What’s your business pace?
Why following the crowd doesn’t win the business race
Do you know your pace?
As a runner, I have taken part in a few races and a couple of triathlons, and the biggest skill in training (apart from putting one foot in front of the other!) is getting to know your pace. It’s knowing how many minutes it takes to cover a km or mile, and it’s crucial when doing any distance running (especially the longer ones like half and full marathons) so you don’t go too quickly at the beginning and leave nothing in reserve for the middle or end. In a race, it’s so easy to go too fast as the people around you roar off, but holding to your pace is what’s going to get you to the end.
But what has this got to do with business? As a business owner, it’s important to know your ‘pace’, this isn’t about timing or distance but how you want your business to grow (or not – in some cases, maintaining is the best thing to do). It’s about finding your groove, and it’s really hard not to look over your shoulder at what everyone else is doing, to feel the the need to speed up or do what they’re doing.
You might have seen the plethora of videos on social media (predominantly from US marketing ‘gurus’) about how you can create a marketing funnel, how you can scale your business up, how you can premium package, how you can live in Thailand/Bali/Timbuktu and work 2 days a month, how you can make millions all by automating and building a virtual programme.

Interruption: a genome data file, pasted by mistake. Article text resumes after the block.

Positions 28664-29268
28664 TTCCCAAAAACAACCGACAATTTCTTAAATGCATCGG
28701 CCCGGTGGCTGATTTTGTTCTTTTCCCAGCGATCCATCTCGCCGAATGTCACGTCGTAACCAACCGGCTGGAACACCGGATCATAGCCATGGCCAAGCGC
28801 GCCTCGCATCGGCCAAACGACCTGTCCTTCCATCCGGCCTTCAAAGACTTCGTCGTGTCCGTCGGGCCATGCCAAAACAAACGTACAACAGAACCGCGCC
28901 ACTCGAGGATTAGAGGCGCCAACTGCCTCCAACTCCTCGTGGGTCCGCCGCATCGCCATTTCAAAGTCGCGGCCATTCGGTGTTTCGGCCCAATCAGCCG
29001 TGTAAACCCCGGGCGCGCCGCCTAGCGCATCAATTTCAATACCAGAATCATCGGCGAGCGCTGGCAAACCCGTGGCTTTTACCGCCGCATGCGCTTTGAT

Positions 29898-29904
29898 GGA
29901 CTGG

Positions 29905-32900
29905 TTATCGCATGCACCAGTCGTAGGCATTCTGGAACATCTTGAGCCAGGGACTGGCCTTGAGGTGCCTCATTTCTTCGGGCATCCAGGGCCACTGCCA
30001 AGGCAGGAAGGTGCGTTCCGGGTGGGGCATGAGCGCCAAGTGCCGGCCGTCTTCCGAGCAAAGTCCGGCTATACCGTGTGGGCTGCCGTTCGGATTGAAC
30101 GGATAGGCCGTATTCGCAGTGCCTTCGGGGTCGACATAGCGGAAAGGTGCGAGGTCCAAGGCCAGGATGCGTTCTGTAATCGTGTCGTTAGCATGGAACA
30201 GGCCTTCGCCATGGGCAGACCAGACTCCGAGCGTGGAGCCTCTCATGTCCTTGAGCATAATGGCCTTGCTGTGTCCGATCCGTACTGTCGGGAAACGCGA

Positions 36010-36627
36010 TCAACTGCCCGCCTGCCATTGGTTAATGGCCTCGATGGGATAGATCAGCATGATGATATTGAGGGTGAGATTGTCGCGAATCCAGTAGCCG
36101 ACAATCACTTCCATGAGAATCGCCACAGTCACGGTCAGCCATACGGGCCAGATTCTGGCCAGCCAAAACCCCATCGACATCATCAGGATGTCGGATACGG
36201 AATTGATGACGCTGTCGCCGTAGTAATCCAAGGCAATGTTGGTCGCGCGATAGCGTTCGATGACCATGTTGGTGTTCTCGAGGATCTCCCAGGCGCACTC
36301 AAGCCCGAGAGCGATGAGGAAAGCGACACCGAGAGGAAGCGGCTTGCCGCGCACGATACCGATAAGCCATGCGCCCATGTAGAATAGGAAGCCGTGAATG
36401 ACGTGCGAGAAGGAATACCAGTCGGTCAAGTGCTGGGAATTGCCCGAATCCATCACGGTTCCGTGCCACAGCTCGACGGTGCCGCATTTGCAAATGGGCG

Or you might have direct competitors who seem to be going great guns, gaining clients and building their business while you’re struggling.
But these business models might not be for you. You might feel the pressure to speed up (back to my running analogy) but does that really work for you and your business, will that ensure your longevity or is it a quick sprint which sees you burning out?
In my own business I love engaging with real people, I love delivering my workshops and I love making a difference.
I do look over my shoulder at what other people are doing, but I try to stay in my lane which means holding true to my goals and believing that what I deliver is valuable (and this is reinforced by feedback from clients). It’s an important part of keeping anxiety at the door, because if we are always worrying whether we’re doing the right thing, whether we’re making the right choices, whether we’re working hard enough, it’s going to take a toll on our mental health – that is stress in the workplace in action.
And it doesn’t mean that I don’t learn from others or have any flexibility, it would be unwise not to keep an eye on what’s happening in the world, but I stick to my pace because I know in the long run that’s what going to get me to the finish line.
And that pace may well change, as we become fitter and stronger, our pace will inevitably change too but it is important that we don’t force it.
So, do you know your pace?
If you would like help addressing stress in the workplace, please contact me to discuss how I can help – it all starts with a conversation firstname.lastname@example.org or tel. 01798 344879
Mind Your Business – because when you look after your people, they look after your business